Lisle teen a 'genius' on piano and a math wiz, too

 
 
Updated 3/3/2016 10:38 AM

Getting Holden Mui to talk about how he composes classical music -- for which he recently won a national competition -- is no easy feat.

But then again, describing the creative process can be difficult, even for the most loquacious of adults.

 

Inspiration might strike whenever, says the 13-year-old from Lisle, whether he's in his room alone thinking about music or among people in the middle of doing something. And no, he doesn't have to play the notes to actually compose.

"If it's good, I write it down," he says matter-of-factly. "I like composing because if I don't like the notes in my piece, I can always change them."

Holden's piece, "Aquarium" for violin and piano, must have sounded good to the judges at the Music Teachers National Association's 2015 composition competition. It won the junior division, beating compositions from 71 other talented students nationwide.

The first movement, "Dolphin," has a flowing sort of rhythm inspired by his favorite composer, Maurice Ravel. The second movement, "Piranha," is more upbeat and rhythmic, Holden explains.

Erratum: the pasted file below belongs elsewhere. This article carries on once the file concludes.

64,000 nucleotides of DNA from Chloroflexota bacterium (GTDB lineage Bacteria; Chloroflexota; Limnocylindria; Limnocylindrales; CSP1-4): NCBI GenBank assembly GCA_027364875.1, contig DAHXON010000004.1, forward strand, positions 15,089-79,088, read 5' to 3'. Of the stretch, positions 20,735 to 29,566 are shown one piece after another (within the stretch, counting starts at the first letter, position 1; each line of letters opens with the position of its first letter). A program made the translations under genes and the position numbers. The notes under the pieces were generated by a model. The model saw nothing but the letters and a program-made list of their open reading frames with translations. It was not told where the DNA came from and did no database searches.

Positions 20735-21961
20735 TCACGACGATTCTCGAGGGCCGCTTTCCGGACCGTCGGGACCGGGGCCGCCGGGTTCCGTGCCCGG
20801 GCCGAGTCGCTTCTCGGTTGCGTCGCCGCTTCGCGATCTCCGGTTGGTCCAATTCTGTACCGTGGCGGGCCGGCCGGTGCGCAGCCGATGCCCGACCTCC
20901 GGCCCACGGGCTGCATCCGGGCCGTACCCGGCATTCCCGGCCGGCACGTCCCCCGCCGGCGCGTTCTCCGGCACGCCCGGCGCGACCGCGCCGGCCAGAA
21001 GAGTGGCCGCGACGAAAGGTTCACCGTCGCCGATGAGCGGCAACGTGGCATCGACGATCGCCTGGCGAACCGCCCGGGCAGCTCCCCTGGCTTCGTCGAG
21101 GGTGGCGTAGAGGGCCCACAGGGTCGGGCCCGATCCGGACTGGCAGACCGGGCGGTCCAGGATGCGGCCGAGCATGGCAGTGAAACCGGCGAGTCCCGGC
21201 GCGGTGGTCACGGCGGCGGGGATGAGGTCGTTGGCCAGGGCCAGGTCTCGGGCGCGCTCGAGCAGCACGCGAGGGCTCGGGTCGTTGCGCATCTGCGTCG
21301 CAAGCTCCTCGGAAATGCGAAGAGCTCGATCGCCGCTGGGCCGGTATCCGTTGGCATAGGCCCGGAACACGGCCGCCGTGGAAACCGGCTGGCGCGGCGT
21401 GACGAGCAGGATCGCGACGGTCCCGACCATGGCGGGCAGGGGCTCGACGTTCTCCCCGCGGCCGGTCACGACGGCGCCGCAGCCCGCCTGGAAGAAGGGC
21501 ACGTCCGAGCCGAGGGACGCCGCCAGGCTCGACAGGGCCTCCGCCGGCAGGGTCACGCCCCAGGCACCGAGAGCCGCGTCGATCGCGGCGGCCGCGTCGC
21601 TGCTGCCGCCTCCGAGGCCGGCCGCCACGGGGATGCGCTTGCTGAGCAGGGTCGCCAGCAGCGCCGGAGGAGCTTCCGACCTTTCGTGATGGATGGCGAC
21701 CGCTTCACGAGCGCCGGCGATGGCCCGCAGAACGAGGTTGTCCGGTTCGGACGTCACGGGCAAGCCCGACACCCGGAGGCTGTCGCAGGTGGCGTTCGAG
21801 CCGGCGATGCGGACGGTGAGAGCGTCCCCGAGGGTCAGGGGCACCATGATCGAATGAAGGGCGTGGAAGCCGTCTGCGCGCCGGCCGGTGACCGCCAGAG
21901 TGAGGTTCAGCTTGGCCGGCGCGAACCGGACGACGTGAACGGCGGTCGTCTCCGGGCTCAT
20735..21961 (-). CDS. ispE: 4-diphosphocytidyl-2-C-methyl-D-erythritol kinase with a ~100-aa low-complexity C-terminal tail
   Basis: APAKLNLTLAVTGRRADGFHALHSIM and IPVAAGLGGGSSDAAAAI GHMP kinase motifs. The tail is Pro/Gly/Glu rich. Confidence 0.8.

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"I was surprised I won," he said. "I like the first movement, but I don't like the second movement as much, because the end sounds bad. I wanted to make it better, but there was the deadline."

Chris Goldston, national coordinator for the composition competition, said the judges look for "really well-thought-out compositions that have a variety of styles or a variety of moods in the same piece."

The national winners get cash awards and have their pieces performed at the MTNA national conference, which takes place next month in San Antonio.

"It's quite an honor for them to get to perform their piece on these winners' recitals," Goldston said. "We have often had winners of the competition that go on to become composition teachers, composers, or even later in life become state or division coordinators for the composition competition."

Holden Mui, 13, of Lisle, started composing music around age 5, not long after he got his first toy piano as a Christmas present. "We don't know how or what inspired him. It's just a part of him," his mother said.
Holden Mui, 13, of Lisle, started composing music around age 5, not long after he got his first toy piano as a Christmas present. "We don't know how or what inspired him. It's just a part of him," his mother said. - Bev Horne | Staff Photographer